U.S. Securities and Exchange Commission (SEC) chair Gary Gensler wants to see more oversight of crypto exchanges.

Speaking at a hearing of the Financial Services and General Government subcommittee of the House of Representatives, Gensler said that the SEC is trying to bring "similar protections" for consumers on crypto exchanges to those seen at the New York Stock Exchange or the Nasdaq. 

"Without a cop on the beat and some rules of the road, then market participants can front-run your orders," Gensler explained, referring to a practice that's prohibited in conventional financial markets. 


In crypto, front running involves gaining knowledge of pending transactions, which are publicly available on blockchains, and getting a transaction in ahead of its completion by bidding a higher gas price.

SEC cites DeFi as a challenge

Gensler also said that the crypto space is expanding rapidly. 

"Bitcoin we've all heard about, but there are over 80 other tokens that have over a billion-dollar market cap right now and 1,700 that have over a million dollars," he told the subcommittee. New data analytics would help the SEC monitor the sector but would also "stretch our resources."

In prepared remarks delivered to the committee, Gensler described crypto as a "highly volatile and speculative asset class," making oversight on trading platforms critical. He noted that recently reported crypto trading volumes have ranged between $130 billion and $330 billion a day but that the figures are unreliable because they're unaudited and reflect trading on unregistered crypto exchanges.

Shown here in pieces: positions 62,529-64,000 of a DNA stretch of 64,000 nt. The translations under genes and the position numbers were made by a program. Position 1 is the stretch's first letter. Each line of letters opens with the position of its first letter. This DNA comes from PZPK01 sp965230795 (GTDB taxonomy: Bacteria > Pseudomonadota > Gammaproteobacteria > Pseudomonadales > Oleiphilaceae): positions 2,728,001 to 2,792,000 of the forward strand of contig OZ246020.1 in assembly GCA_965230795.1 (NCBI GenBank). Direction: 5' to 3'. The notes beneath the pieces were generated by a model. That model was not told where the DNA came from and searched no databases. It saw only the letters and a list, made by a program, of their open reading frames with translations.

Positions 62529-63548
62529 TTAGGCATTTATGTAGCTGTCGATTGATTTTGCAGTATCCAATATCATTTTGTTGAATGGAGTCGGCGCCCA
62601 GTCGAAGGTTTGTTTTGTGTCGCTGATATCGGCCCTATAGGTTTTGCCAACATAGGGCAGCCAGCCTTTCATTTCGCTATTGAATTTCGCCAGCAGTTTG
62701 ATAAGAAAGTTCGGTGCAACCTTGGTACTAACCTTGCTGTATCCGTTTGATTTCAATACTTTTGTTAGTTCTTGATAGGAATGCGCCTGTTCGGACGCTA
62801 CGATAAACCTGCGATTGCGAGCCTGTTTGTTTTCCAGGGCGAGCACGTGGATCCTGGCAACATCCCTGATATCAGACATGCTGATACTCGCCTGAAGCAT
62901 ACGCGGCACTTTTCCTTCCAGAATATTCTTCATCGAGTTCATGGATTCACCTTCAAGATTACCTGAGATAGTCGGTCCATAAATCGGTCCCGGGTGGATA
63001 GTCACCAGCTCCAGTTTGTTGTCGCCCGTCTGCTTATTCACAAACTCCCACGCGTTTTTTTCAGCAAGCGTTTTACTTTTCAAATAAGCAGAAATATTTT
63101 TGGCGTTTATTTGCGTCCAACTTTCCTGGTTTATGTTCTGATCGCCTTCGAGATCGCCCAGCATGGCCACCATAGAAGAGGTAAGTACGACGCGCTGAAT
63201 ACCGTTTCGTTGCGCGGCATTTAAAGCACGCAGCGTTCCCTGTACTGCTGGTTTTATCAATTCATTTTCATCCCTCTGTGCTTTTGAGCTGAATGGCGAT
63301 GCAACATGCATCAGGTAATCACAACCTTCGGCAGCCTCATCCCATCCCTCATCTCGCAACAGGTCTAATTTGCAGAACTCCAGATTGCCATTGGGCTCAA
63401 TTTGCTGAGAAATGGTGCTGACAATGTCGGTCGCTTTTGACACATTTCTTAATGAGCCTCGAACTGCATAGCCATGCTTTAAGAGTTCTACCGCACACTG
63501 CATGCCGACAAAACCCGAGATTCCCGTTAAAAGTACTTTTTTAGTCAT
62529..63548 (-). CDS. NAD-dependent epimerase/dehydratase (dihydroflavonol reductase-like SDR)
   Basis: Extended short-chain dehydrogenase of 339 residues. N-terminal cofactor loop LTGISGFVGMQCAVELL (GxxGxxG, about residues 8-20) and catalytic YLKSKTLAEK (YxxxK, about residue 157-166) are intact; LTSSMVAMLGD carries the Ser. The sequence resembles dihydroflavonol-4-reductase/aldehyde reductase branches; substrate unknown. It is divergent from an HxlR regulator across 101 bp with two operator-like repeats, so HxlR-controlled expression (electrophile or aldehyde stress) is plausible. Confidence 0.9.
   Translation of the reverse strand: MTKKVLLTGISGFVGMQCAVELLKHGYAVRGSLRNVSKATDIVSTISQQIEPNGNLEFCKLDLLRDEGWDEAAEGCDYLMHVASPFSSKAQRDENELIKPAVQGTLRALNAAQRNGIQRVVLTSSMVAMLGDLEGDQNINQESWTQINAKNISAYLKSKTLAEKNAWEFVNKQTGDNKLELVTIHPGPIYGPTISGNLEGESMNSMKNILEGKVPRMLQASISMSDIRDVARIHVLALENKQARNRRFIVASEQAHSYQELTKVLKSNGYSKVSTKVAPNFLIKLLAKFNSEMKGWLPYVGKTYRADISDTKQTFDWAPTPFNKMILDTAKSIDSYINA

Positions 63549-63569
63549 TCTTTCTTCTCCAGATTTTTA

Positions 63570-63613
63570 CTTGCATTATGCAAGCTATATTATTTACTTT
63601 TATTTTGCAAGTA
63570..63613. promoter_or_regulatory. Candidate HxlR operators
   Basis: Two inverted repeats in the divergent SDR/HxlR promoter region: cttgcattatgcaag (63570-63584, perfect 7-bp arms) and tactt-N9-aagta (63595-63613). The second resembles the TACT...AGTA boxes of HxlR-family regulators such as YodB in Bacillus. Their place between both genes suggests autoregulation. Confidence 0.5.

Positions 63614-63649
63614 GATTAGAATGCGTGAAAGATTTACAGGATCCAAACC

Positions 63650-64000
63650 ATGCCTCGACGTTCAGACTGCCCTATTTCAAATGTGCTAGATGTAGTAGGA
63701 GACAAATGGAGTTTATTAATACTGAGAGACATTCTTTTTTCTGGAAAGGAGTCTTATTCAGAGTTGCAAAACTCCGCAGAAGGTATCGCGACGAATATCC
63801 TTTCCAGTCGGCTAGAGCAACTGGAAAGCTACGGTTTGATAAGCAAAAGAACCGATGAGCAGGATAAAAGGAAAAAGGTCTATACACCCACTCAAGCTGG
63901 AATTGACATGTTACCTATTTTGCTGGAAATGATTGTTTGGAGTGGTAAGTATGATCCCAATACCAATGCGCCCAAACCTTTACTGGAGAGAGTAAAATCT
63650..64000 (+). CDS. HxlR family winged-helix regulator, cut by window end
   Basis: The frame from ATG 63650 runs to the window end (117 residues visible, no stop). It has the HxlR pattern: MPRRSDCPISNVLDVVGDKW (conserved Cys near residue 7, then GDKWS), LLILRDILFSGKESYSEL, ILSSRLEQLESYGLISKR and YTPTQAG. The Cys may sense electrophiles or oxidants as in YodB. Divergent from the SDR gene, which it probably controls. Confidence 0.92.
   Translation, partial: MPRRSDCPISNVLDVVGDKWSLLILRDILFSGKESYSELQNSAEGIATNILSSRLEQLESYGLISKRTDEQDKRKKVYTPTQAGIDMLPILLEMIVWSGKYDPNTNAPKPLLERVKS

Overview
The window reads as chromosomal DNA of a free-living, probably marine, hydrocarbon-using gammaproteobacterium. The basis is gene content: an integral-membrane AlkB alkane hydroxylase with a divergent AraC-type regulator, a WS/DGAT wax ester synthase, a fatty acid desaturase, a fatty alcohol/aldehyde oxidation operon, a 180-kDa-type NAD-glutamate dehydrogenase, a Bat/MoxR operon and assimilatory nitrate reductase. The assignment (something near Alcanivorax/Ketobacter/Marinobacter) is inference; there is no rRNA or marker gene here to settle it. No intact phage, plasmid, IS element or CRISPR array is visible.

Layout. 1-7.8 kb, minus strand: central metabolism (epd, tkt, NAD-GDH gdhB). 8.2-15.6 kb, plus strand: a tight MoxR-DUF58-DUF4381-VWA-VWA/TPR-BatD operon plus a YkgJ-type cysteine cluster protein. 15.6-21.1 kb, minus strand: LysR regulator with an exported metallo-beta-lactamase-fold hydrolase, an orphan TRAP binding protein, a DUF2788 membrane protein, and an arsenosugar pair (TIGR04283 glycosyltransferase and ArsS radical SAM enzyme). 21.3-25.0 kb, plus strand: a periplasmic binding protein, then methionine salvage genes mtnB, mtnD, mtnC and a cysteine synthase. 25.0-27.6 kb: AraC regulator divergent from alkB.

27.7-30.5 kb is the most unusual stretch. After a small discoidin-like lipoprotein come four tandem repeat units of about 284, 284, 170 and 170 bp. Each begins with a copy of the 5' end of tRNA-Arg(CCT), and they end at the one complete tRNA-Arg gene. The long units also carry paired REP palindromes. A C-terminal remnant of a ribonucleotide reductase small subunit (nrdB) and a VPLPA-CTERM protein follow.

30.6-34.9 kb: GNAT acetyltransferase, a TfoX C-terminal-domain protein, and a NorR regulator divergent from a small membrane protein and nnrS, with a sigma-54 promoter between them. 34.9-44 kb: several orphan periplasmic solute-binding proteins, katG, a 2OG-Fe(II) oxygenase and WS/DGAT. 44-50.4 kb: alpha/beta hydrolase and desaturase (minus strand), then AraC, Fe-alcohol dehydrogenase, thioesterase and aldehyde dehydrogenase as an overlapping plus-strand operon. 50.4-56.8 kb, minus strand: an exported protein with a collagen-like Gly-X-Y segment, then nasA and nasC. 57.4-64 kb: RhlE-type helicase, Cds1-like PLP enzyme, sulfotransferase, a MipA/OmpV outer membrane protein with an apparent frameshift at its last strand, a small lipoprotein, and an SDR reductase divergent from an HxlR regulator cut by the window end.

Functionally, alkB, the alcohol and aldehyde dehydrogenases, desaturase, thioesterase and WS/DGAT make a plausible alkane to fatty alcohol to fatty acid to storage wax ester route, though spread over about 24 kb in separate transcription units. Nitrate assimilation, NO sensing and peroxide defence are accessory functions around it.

Among other crypto-related challenges facing the SEC, Gensler pointed to crypto lending platforms and decentralized finance (DeFi) platforms, which "raise a number of challenges for investors and the SEC staff trying to protect them." 

The SEC, he added, is also seeking comment on crypto custody arrangements by broker-dealers.

Gensler's appointment was welcomed by many in the crypto space, who pointed to his having taught an MIT course on blockchain as well as a 2019 op-ed in which he described crypto and blockchain as a "catalyst for change." 

Since his confirmation as SEC chair, he's taken a more measured line on crypto, telling the 2021 FINRA conference that the agency "should be ready to bring cases involving issues such as crypto." 

He also highlighted the need for "rules of the road and a cop on the beat to protect everyday investors," a line he returned to in his remarks to the House of Representatives.

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